“2020 Taught Us How to Fix This” was the headline over a late December column by David Brooks in the New York Times and any number of other newspapers and websites.
In 2020, Brooks wrote, “millions of Americans seemed impervious to evidence.” The year “called into question the very processes by which our society supposedly makes progress.” “[T]he key to change is education. We can teach each other to be more informed and make better decisions.”
I’ve taken his words out of context. The column is about racial diversity training and reasons it is not working in the United States. But parts apply to the challenge “truthers” face in fighting the lies about the September 2001 terrorist attacks fed to the public by the executive branch of the federal government and news media including the Times.
Millions of Americans are impervious to evidence about those attacks because news media managers have barred evidence contrary to executive-branch mythology wrapping the attacks. They effectively tell readers, viewers and listeners, “You don’t want to know.”
If the key to change is education, the news media are playing hooky.
Although the column is about flawed diversity training, Brooks notes that it’s only one topic to which some of his examples apply. What can truthers learn from the idea that “our models for how we change minds or change behavior are deeply flawed. … [I]f you tell someone their facts are wrong, you don’t usually win them over; you just entrench false belief”? Or the idea that “people don’t like to be told what to think, and may rebel if they think they’re being pressured to think a certain way”?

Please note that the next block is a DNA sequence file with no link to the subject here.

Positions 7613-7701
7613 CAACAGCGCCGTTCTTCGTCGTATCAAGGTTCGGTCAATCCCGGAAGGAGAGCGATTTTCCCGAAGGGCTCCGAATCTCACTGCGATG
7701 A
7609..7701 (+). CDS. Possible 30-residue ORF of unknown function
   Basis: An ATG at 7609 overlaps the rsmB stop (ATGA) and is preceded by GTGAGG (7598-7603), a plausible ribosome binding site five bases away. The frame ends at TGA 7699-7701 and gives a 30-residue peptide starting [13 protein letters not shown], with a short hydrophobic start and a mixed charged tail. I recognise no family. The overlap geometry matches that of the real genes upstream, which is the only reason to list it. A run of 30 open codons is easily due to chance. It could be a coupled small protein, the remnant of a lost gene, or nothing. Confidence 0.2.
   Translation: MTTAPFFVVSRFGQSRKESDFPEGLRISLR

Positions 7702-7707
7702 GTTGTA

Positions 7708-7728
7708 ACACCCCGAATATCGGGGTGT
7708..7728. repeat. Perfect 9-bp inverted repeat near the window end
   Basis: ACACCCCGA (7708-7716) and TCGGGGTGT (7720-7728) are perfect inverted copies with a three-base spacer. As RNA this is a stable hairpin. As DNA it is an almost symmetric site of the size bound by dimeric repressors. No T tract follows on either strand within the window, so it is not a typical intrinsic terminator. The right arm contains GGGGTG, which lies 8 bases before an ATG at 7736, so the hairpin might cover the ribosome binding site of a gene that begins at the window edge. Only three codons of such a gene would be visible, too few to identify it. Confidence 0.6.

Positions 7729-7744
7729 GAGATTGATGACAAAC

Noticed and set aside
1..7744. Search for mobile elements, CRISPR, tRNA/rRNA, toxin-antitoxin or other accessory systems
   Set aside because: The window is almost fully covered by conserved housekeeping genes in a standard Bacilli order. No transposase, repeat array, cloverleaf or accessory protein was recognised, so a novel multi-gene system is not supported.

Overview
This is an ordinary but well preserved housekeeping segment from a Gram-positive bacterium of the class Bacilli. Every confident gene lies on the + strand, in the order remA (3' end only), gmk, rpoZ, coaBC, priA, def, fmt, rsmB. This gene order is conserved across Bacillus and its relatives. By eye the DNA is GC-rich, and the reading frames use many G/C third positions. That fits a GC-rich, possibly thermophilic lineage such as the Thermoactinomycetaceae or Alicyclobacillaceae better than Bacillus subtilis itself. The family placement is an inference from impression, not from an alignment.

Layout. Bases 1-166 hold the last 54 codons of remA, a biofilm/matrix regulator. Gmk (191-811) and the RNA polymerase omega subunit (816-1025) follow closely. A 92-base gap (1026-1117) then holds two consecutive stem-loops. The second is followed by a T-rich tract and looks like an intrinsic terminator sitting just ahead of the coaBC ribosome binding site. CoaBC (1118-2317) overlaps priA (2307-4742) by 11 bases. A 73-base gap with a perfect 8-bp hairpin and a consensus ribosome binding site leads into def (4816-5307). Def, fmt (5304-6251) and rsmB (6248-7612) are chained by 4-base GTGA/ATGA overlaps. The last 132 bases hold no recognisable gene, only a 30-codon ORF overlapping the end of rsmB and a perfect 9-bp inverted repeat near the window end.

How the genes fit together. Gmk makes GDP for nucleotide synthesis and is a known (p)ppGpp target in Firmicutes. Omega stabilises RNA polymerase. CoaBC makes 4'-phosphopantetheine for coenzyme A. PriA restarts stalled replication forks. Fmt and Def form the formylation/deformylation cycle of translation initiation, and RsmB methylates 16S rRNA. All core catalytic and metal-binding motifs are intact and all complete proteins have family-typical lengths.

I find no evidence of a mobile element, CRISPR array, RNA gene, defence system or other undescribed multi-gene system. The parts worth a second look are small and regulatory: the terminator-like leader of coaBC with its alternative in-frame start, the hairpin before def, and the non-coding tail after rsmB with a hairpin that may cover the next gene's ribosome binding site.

With luck, the years 2002 through 2020 will teach us how to fix this.
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A news story over the byline of Carol Rosenberg in the New York TImes, headlined “Pandemic Delays Start of 9/11 Trial at Cuban Base,” included this: “Hijackers seized control of four commercial airliners on Sept. 11, 2001, and crashed them into the World Trade Center, the Pentagon and into a Pennsylvania field, killing 2,976 people.”
Among the dubious elements in the sentence are that four commercial airliners were what crashed at the four sites, and that the crashes alone caused the deaths of nearly that number of people.
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In a column about troop withdrawals from Afghanistan and Iraq, Mark Shields or an editor at Creators Syndicate stated as fact that on 9/11 “al-Qaeda operatives hijacked four commercial U.S. airliners and crashed them into the World Trade Center in New York and the Pentagon in Washington, resulting in the deaths of nearly 3,000.” (The column left the Pennsylvania part out but, unlike the Times news story, tacked blame for whatever happened in the airliners solely on al-Qaeda.)
— Mark Channing Miller